Part 1The verbal inspiration and the all and sole sufficiency of the Holy Scriptures of the Old and New Testaments as originally given.
New Testament scholar Michael Kruger has produced the following 2 blog series' to help Christians understand how the New Testament canon was developed, presenting 10 facts and 10 misconceptions. These are “designed for a lay-level audience and hopefully could prove helpful in a conversation one might have with a skeptical friend.”. Click on the links to read the full articles.
10 Misconceptions About the New Testament Canon
1. The Term “Canon” Can Only Refer to a Fixed, Closed List of Books
2. Nothing in Early Christianity Dictated That There Would be a Canon
3. The New Testament Authors Did Not Think They Were Writing Scripture
4. New Testament Books Were Not Regarded as Scriptural Until Around 200 A.D.
5. Early Christians Disagreed Widely over the Books Which Made It into the Canon
So you want to know your Church History? Below are links to 10 good reasons to study Church History, followed by some resources that have proved helpful.
10 REASONS TO STUDY CHURCH HISTORY
What properties must the creator of the universe possess? Apologist William Lane Craig offers the following summary. You can read the full article here.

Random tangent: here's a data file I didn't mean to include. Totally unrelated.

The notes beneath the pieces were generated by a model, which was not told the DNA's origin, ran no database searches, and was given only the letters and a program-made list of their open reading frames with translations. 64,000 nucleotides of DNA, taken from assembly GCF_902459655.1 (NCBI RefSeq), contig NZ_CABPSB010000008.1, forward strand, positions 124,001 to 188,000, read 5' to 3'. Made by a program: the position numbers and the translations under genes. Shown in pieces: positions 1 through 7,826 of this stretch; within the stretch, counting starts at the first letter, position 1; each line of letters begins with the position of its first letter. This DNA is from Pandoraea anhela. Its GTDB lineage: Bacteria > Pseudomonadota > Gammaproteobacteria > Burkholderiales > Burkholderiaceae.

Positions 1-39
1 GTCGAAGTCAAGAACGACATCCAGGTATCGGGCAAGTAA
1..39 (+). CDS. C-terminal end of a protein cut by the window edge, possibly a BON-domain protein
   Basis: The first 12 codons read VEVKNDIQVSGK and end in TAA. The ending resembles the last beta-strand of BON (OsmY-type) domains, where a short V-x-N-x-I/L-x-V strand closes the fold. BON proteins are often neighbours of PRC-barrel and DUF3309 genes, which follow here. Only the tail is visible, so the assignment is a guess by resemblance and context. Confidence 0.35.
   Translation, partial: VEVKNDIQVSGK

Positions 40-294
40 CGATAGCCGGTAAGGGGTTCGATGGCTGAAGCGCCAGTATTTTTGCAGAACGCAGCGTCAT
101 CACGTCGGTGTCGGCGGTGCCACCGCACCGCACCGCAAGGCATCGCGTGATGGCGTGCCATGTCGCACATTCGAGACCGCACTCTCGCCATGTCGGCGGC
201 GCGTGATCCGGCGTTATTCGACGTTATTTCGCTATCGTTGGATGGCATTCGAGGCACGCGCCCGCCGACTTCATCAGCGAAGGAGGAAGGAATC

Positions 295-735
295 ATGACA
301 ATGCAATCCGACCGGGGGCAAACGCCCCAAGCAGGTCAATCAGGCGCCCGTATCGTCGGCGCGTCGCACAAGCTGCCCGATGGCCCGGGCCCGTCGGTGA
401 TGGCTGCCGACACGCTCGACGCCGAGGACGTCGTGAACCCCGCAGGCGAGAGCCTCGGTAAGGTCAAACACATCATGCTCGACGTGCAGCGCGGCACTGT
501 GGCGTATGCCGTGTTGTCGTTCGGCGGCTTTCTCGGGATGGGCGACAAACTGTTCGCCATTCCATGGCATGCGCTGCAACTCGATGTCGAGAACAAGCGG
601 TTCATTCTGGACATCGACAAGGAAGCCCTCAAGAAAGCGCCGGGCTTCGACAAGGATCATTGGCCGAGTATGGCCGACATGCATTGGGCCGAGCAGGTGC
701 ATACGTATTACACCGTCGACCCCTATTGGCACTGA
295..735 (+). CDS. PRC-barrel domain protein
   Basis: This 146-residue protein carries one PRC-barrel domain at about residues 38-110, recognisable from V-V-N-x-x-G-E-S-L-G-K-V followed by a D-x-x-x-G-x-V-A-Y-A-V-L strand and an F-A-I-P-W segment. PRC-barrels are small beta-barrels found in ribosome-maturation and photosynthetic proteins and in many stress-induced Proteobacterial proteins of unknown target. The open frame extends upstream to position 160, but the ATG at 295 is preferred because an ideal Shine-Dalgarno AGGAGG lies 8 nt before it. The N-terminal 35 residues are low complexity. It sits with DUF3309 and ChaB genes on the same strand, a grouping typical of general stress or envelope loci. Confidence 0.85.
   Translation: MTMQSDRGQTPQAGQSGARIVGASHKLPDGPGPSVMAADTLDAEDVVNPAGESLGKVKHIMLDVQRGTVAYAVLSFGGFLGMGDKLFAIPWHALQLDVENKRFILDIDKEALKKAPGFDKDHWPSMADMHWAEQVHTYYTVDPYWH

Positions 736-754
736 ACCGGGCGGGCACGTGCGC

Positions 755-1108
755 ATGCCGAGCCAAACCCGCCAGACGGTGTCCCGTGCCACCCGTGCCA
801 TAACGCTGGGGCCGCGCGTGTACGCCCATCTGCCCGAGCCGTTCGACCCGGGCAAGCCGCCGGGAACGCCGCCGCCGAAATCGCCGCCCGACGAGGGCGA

I have tried to make this more digestible and easy to remember, as well as provide some scripture.
Timeless (Exod 3:14, Ps 90:2-4, Hab 1:12, 2 Pet 3:8, Rev 1:8)
Changeless (Ps 102:27, Mal 3:6, Heb 13:8)
Immaterial (John 4:24, Col 1:15, 1 Tim 1:17)
"Let’s illustrate this for the children. Your daddy is standing in a swimming pool out a little bit from the edge. You are, let’s say, three years old and standing on the edge of the pool. Daddy holds out his arms to you and says, “Jump, I’ll catch you. I promise.” Now, how do you make your daddy look good at that moment? Answer: trust him and jump. Have faith in him and jump. That makes him look strong and wise and loving. But if you won’t jump, if you shake your head and run away from the edge, you make your daddy look bad. It looks like you are saying, “he can’t catch me” [i.e., he's incompetent] or “he won’t catch me” [i.e., he's mean] or “it’s not a good idea to do what he tells me to do” [i.e., he's unwise]. And all three of those make your dad look bad.
Howard & William Hendricks, in Living by the Book, give 6 tips for reading the Bible repetitively.
1) Read entire books in one sitting - This gives us a better grasp of the unity of each book. Skipping from passage to passage means we never get a sense of the whole.